David Grimm, Investment Director
We made a very safe bet by saying we wouldn’t see huge leaps forward in quantum hardware last year, and whilst there were some very exciting enabling developments we didn’t see bigger qubit numbers or big advancements in fidelity – they are coming, but patience is the name of the game in quantum.
Rather than playing it safe and forecasting that something won’t happen we’re happy to predict something that will happen next year: 2022 will be the year that hydrogen will become unstoppable.
It’s had a few false dawns in the past but the world has woken up to the climate disaster and hydrogen’s energy density means it has to be a big part of our future, co-existing and complementing battery technology. Governments are now waking up to this and piling more capital into infrastructure. We need better and bigger electrolysers to help make this happen, so we’ll see lots of investment and research pushing those technologies on. Fast refuelling times will give hydrogen an advantage in the transport and logistics sectors so we’ll see fuel cell companies designing specific stacks for larger vans, aeroplanes and industrial vehicles. That’s why we’re so excited about Bramble Energy’s future as their technology has a unique flexibility allowing it to rapidly make bespoke stacks for emerging use cases.
Simon Goldman, Life Science Investment Director
The fortunes of ‘traditional’ gene therapies will continue to diverge in 2022. Systemic delivery of naturally occurring AAV gene therapies will still face safety issues in the clinic given particularly the high doses at which they’re being administered, producing a narrow therapeutic window. There is potential for success with targeted approaches such as retinal and CNS-delivered AAV, and for products with novel capsids that minimise immune response or enable lower dosing for equivalent efficacy. Meanwhile, although ex vivo lentiviral gene therapy has in general maintained its good efficacy/safety record, performance will be driven instead by demonstration of commercial success and evidence that market access is achievable. Newer modalities such as gene editing, non-viral gene delivery, and gene therapy using re-engineered viral backbones both AAV and lenti will progress through preclinical development and sometimes even into clinic. A nuanced picture but given the continued increase in interest, activity and funding, it’s patients that will stand to gain the most.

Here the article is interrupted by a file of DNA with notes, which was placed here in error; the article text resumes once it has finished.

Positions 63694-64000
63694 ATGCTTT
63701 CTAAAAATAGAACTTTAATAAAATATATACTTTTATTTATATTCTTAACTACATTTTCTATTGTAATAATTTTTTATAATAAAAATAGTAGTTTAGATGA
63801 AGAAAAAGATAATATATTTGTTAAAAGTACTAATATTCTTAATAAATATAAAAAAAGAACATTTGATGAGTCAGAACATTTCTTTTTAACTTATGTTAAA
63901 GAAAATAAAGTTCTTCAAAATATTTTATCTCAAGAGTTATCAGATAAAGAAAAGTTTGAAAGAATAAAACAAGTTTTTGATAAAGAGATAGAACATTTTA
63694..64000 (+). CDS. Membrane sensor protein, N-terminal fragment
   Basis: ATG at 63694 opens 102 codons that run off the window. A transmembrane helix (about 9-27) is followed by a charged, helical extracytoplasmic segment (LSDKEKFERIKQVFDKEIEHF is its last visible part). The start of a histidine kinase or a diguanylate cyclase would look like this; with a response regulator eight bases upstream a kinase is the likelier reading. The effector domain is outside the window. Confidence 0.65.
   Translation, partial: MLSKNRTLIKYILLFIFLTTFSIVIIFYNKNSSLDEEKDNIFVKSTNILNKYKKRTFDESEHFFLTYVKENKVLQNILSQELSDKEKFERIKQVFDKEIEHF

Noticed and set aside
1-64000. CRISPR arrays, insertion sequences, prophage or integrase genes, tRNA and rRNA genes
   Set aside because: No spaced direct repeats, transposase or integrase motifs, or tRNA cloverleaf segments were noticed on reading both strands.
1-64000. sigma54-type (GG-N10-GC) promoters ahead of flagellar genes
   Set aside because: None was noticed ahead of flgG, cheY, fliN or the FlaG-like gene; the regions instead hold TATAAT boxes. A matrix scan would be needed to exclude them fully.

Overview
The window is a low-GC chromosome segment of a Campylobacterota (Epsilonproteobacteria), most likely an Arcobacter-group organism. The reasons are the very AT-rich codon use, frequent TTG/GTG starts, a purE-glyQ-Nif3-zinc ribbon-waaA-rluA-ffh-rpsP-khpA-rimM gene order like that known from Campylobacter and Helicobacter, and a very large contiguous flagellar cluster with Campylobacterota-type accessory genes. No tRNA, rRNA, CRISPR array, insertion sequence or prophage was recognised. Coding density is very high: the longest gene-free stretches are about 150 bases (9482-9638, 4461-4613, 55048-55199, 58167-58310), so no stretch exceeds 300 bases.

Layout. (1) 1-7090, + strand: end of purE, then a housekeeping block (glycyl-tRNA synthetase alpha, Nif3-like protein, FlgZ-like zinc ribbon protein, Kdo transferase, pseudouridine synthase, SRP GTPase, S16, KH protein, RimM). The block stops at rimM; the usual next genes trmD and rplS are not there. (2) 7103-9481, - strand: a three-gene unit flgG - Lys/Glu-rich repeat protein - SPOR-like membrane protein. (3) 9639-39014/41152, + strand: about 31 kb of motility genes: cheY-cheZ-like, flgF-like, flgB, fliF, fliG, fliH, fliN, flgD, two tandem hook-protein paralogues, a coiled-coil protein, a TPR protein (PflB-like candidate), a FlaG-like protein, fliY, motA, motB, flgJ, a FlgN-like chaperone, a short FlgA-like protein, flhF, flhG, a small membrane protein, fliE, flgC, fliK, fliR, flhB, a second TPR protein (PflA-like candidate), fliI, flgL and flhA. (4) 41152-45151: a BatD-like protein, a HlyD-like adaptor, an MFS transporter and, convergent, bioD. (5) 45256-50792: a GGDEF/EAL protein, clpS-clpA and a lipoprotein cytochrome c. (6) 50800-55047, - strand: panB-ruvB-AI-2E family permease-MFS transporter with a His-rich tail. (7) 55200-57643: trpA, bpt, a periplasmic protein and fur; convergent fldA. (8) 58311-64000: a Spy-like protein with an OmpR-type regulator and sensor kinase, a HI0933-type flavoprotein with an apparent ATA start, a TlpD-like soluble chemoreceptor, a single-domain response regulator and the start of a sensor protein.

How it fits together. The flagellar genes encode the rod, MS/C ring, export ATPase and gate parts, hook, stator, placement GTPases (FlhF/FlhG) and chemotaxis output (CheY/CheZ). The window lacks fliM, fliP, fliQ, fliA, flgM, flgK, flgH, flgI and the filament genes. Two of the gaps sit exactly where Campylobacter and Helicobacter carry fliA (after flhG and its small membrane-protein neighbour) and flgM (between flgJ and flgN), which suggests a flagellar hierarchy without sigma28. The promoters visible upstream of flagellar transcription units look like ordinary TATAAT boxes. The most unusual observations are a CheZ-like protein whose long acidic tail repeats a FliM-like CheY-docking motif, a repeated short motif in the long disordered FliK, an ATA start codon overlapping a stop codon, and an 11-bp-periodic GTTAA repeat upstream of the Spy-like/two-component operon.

Dominik Leisi, Life Science Investor
2021 was certainly a big year for AI biotech, there were several astonishingly large funding rounds, IPOs and collaborations with big pharmaceutical companies announced. With the risk of sounding to state the obvious, I believe that 2022 will see an even bigger leap forward in the use of data and computing power within the biotech field. But more importantly we will see these models getting further validated in the lab and more importantly in the clinic.
AI based drug discovery certainly has and will continue to make big headlines, especially considering that first AI discovered drugs are expected to read out in the clinic. Likewise, new and improved powerful tools such as alphafold will generate even more interest in computational biology and its applicability.
While more and more biological and clinical data is generated, e.g. whole-genome sequencing and imaging, I believe that UCL is in a position to overcome one of the key challenges namely to combine these data and synthesis these into useful, relevant and validated systems. The increased pan-UCL collaborations, supported with its strong clinical network, will undoubtedly lead to new therapeutic targets, better biomarkers, more targeted treatment approaches and better diagnostics to mention just a few. As such I am looking forward to working on numerous projects that aim to validate new technologies that have their origins in biological computing.
Tanel Ozdemir, Life Science Investor
Ever since the development of next generation sequencing (NGS), we’ve long been promised the age of precision cancer medicine where we can rapidly diagnose patients and treat them with targeted therapies for better outcomes. The complex interplay of human genetics and cancer biology, along with the practical real-world difficulties in delivering precision diagnostics, has thus far hampered our progress within this cause. However, I think we’re now at a critical juncture and 2022 will demonstrate that we have in fact reached the age of precision cancer medicine.
As of writing, I’d argue that we’re no longer beholden to the slow, complex, and expensive use of NGS for patient diagnosis. There is now a whole host of different molecular assays that enable us to accurately detect actionable molecular or genetic markers in a rapid, multiplexed and cheap manner. Coupled to this, our repertoire of therapies has significantly expanded to include new targeted treatments like checkpoint inhibitors, PARP inhibitors, and antibody-drug conjugates. With each new successful treatment pathway, we gain a better understanding of the different routes by which we can target cancer. The use of incredibly powerful and novel research tools like CRISPR screens, multiplex single-cell analysis, and advanced bioinformatic pipelines will only increase the speed at which we identify and test novel targets. As well as faster target discovery, we’re also getting much better at running cheaper and more effective clinical trials. Researchers at institutions like UCL, with 7 world-leading academic clinical research centres and 23 associated partner hospitals, will continue to be at the forefront of this field and I eagerly look forward to working with them through the UCL Technology Fund.